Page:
A: I became a certified legal intern while in law school and actually tried 14 jury trials during that time. After graduation, I joined the public defender’s office for several years until I became the chief of staff for Madame Clerk Beth White. From there I went to work in a non-legal role for Clarian Hospital as a director of its Lifeline program. In April 2010, I became a master commissioner of the Marion County Superior Courts. After about two-and-a- half years as a commissioner, I went into private practice handling family law and criminal cases. I was recently offered the tremendous opportunity to be a deputy prosecutor in the major crimes division.

Q: What did you learn about practicing law by being a commissioner?
A: To always look at both sides of an issue, and understand that nothing is black and white and there are two sides to everything.

Q: What type of community organizations do you devote time to?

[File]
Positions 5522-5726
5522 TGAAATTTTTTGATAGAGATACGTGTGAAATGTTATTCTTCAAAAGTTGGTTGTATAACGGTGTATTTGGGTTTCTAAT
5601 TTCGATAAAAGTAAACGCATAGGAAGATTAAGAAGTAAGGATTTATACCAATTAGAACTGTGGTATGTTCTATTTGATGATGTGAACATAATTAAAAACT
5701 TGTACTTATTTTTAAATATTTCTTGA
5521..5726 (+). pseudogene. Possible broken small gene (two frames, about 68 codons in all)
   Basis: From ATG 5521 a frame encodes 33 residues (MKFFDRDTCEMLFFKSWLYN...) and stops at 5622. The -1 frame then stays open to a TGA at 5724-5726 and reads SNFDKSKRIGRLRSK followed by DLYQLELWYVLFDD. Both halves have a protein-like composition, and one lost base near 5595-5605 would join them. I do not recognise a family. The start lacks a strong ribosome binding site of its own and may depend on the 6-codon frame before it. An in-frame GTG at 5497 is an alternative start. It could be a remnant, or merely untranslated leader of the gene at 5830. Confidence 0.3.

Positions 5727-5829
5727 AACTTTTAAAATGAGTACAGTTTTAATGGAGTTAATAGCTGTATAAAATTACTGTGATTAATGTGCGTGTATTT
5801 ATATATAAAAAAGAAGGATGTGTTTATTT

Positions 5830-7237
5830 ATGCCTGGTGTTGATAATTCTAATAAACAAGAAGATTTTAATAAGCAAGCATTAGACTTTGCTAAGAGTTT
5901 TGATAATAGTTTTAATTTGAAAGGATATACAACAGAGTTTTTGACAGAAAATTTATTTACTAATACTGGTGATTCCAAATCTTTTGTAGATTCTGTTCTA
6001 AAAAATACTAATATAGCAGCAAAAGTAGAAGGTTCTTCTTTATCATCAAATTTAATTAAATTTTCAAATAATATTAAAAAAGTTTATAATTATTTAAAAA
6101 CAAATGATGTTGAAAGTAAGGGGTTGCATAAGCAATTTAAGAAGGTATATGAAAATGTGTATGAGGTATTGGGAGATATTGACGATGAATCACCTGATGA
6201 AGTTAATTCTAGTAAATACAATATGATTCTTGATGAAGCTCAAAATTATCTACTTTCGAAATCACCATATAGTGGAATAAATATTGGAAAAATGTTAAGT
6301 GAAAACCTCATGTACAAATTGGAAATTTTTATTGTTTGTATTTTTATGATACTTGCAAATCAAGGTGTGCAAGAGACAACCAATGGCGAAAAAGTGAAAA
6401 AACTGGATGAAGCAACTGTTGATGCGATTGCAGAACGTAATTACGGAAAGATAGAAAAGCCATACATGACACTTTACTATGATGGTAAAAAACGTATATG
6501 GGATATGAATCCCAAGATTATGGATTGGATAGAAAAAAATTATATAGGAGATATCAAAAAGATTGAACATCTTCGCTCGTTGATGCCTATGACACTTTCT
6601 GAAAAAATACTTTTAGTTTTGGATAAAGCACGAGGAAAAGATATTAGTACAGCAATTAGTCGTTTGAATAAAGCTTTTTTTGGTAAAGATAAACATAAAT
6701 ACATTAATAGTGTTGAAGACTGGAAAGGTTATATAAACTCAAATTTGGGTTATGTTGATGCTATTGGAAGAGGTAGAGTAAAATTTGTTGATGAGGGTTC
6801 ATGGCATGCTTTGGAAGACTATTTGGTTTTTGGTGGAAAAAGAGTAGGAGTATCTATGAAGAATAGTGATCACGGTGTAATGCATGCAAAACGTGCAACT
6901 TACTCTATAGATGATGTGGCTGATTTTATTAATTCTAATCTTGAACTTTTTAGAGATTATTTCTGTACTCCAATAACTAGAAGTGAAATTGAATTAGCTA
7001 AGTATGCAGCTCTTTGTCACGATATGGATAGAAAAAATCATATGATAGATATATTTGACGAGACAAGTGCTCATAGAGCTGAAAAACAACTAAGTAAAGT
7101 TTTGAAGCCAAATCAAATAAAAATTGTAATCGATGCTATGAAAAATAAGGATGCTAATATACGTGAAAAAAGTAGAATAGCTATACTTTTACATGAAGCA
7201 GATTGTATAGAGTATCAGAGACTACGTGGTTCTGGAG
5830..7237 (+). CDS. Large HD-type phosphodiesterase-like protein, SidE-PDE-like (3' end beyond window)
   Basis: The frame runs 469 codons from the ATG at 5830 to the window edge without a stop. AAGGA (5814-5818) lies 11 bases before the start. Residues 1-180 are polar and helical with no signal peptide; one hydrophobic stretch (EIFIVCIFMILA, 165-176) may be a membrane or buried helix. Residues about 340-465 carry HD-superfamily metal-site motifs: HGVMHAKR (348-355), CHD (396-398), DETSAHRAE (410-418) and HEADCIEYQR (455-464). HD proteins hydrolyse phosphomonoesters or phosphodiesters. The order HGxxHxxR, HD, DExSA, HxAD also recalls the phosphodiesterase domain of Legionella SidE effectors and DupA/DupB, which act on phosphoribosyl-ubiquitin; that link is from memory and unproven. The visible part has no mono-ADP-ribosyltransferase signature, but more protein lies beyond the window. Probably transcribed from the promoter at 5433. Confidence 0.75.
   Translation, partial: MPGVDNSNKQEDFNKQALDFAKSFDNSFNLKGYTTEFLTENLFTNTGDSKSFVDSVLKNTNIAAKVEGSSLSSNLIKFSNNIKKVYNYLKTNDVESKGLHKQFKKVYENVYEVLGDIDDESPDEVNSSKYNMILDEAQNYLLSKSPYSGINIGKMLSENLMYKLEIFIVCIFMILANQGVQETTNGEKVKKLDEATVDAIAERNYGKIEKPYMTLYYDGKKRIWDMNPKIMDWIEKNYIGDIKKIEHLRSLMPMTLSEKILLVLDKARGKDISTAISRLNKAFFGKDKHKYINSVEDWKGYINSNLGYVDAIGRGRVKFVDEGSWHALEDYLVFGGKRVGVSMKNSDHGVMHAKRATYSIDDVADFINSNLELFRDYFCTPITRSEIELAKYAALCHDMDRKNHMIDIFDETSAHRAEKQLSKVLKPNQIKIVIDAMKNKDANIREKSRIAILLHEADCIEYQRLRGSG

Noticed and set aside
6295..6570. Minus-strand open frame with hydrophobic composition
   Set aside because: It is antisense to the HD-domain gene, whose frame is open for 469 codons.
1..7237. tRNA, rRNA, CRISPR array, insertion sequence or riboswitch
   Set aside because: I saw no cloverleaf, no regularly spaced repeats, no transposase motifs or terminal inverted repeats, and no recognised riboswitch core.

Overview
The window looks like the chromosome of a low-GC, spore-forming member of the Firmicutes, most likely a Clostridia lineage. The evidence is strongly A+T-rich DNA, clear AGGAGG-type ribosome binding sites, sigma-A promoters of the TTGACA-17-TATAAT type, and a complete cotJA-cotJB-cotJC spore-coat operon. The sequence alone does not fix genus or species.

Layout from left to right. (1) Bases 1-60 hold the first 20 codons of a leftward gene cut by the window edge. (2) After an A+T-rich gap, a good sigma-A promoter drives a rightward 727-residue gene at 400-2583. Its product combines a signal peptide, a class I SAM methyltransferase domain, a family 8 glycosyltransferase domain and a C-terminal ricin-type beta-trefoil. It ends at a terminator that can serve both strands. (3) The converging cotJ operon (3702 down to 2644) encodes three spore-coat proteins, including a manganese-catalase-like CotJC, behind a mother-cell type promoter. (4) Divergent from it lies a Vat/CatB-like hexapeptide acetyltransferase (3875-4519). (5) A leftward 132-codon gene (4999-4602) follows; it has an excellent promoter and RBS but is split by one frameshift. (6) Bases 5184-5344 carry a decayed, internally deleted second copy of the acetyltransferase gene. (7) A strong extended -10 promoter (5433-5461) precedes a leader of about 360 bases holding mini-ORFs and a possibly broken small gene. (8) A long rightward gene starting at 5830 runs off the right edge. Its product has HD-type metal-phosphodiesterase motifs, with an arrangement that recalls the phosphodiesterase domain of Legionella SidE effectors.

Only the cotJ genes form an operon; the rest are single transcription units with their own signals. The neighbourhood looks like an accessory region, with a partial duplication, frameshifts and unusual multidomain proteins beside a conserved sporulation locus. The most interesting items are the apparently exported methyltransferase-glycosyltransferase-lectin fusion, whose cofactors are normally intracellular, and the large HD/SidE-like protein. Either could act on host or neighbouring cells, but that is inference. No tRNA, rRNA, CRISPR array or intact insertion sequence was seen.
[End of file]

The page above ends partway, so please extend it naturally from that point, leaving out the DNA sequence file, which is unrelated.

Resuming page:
A: I am very active in my church and in the EMS (emergency medical service) community. I am still certified as a paramedic and often serve as a guest lecturer for paramedics and EMTs.

Q: What advice would you give to a new lawyer who wants to end up in position like yours?
A: Pull from your own life experiences when handling your cases. Make a concerted effort to understand and learn where both sides are coming from and you will be become a better trial attorney.

Q: What is your most memorable experience as a lawyer? 
A: I was prosecuting a defendant for ­­operating a vehicle after being suspended for life. The defendant testified that his wife was driving the car and not him. During my cross examination I actually got him to confess on the stand to committing the crime. After he confessed, I just stopped talking. I didn’t want to mess that up!